By Becky Anderson, Sarah El Sirgany, Helen Regan and Mostafa Salem | CNN
The United Arab Emirates intercepted two ballistic missiles launched by Yemen’s Houthis at their capital Abu Dhabi early Monday, in what the Iran-backed group warned would be part of the attack. ongoing campaign against the capital of the Emirate.
At 4:15 a.m., Abu Dhabi’s skyline lit up with what witnesses described as “balls of fire in the sky.” Some residents of the capital woke up to the sound of explosions when anti-aircraft missiles intercepted the projectile.
The incident comes a week after a drone and missile attack by the Houthis near Abu Dhabi’s airport left three foreign workers dead and several others injured.
In a statement on Monday, the UAE’s defense ministry said, “its air defenses intercepted and destroyed two ballistic missiles fired by the Houthi terrorist group”.
“The strike did not cause any casualties as the remnants of the intercepted and destroyed ballistic missiles fell in separate areas around the Emirate of Abu Dhabi,” the statement added.
The ministry said it was “ready to respond to any threat and take all necessary measures to protect the state from any attack”.
Several flights were delayed upon arrival at Abu Dhabi airport, according to the airport’s website. Flight tracking website Flightradar24 shows planes arriving from Abu Dhabi flying within close proximity to the airport.
The US Embassy in Abu Dhabi also urged US citizens in the UAE to maintain a “high level of security awareness”, issuing a series of guidelines on how to respond to a missile attack.
Shortly after Monday’s incident in Abu Dhabi, the UAE Defense Ministry said an F-16 fighter jet destroyed a ballistic missile launcher used to target the UAE capital. It did not specify which country the plane belonged to.
Yemen’s Houthis claim they are targeting the UAE’s Dubai mall as well as Abu Dhabi’s Al Dhafra Airbase, which hosts the US Air Force’s 380th Expeditionary Wing.
Houthi spokesman Yahya Saree on Monday warned that the group would “expand their activities in the next phase”.
“We are calling on foreign companies and investors to leave the UAE,” Saree said in a video statement. “It has to be constantly targeted.”
Abu Dhabi has repeatedly been ranked as one of the safest cities in the world, with the January 17 strike described by Emirati officials as “unprecedented”.
For decades, the UAE has averted instability in the crisis-stricken region, attracting millions of expats and massive amounts of foreign investment. The country’s economy relies heavily on foreign workers.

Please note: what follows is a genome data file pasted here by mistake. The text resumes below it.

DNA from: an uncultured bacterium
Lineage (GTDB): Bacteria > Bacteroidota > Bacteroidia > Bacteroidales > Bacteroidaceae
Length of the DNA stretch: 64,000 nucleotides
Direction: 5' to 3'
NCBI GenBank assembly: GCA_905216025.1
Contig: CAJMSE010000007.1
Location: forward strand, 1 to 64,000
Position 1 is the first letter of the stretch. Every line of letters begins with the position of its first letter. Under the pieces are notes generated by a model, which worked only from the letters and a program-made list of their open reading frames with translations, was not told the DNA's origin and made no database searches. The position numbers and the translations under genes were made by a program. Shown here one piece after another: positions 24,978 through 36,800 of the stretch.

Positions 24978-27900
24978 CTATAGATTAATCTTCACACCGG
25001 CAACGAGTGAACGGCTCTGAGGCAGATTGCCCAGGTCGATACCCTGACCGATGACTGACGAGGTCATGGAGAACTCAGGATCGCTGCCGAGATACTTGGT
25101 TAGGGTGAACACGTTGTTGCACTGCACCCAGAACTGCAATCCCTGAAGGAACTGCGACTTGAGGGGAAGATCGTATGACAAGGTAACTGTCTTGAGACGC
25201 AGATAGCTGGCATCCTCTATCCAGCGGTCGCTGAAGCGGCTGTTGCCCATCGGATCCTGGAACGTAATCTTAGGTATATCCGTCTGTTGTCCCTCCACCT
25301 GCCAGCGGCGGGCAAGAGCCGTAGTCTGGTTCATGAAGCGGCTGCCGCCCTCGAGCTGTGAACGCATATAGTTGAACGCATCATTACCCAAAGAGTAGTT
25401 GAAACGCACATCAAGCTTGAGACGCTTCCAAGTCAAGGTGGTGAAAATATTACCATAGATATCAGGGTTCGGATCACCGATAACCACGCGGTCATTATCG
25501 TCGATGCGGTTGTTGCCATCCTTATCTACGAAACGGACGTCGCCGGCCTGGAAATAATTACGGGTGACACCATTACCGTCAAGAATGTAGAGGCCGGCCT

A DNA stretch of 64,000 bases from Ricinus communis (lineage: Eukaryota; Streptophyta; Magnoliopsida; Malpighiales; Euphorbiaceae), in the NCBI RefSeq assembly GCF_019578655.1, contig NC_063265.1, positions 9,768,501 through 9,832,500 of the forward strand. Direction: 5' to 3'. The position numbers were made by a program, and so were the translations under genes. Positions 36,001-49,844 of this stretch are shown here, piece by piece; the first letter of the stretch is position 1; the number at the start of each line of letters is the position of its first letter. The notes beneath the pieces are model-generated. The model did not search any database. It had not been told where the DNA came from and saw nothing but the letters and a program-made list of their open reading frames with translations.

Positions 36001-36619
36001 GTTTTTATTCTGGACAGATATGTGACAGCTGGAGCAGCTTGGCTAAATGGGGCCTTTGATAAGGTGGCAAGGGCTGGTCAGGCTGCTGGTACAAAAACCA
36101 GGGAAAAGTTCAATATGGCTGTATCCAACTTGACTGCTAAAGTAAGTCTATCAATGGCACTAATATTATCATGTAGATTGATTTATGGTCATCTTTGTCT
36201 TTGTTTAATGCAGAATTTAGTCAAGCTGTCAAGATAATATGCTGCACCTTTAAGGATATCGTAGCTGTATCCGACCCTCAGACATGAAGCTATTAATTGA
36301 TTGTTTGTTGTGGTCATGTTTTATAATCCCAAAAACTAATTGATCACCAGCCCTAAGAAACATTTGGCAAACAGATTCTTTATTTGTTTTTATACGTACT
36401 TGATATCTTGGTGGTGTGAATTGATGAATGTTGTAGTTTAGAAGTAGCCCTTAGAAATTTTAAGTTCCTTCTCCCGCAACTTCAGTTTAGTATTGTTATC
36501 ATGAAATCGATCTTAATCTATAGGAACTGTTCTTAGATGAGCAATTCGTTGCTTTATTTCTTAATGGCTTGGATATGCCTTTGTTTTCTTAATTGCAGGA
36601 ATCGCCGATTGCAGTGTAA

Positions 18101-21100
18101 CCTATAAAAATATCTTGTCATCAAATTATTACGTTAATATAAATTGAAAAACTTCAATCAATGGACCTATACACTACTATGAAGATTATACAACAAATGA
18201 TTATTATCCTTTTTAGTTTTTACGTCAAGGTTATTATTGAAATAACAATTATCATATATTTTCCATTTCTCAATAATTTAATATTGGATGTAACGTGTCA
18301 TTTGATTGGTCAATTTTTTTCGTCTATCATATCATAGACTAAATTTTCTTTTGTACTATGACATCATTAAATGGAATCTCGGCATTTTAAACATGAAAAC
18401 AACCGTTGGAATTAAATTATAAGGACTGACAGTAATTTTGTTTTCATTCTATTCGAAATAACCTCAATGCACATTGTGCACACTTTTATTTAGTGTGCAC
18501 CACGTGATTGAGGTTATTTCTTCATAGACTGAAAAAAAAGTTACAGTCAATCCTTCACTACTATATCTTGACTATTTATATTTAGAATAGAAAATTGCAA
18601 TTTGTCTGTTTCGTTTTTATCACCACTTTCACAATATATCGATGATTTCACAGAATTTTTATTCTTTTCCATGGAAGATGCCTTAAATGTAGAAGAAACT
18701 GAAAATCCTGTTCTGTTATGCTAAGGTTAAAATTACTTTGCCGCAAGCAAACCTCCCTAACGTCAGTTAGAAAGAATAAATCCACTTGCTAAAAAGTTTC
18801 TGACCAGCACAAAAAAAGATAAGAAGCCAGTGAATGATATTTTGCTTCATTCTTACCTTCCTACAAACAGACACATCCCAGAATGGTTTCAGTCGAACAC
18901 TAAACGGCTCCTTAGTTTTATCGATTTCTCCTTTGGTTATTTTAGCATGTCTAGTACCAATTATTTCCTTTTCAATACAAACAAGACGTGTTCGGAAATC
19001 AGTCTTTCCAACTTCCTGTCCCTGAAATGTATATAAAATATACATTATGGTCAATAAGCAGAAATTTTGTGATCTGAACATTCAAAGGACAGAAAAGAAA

Week-long violence escalates
Yemen’s Houthis have vowed to retaliate for a series of deadly airstrikes last week by a Saudi-led coalition – of which the UAE is a key partner – in northern Yemen that left scores dead. . Air strikes also brought down the internet across the country after hitting a telecommunications tower.
According to internet watchdog NetBlocks, the nationwide internet outage entered its fourth day in Yemen on Monday.
On Friday, at least 70 people were killed in an airstrike on a detention center in the Yemeni city of Saada, according to international aid groups.
The Saudi-led coalition denied it intentionally targeted the detention center, with spokesman Brig. According to Saudi Arabia’s state news agency SPA, General Turki Al-Maliki called the claims “baseless and baseless”.
The coalition said it attacked Hodeidah, knocking out “one of the [Houthis’] maritime piracy and organized crime. The coalition also said it had hit “military targets” in Sanaa. Last week’s attack began after last Monday’s attack in Abu Dhabi.
The United Nations Security Council on Friday unanimously condemned the January 17 strike in the UAE capital.
The UAE is a key coalition partner that has been fighting a six-year military campaign led by Saudi Arabia to destroy the Iran-backed Houthi rebels, which control much of Yemen.
The offensive began in 2015 to restore Yemen’s internationally recognized government, which was ousted by the Houthis. The coalition has stepped up attacks on the war-torn country following a missile and drone attack by the Houthis in Abu Dhabi last week.
In 2019, the UAE withdrew most of its troops from Yemen, after privately deeming the war to be force majeure. The campaign failed to destroy the insurgents, but the toll was truly humanitarian, with thousands of Yemenis dead and malnourished and disease spreading.
More recently, the UAE has returned to the conflict, backing Yemeni groups in flashpoints like oil-rich provinces like Shabwa and Marib.
https://www.mercurynews.com/2022/01/24/uae-intercepts-2-ballistic-missiles-over-abu-dhabi/ UAE intercepts 2 ballistic missiles in Abu Dhabi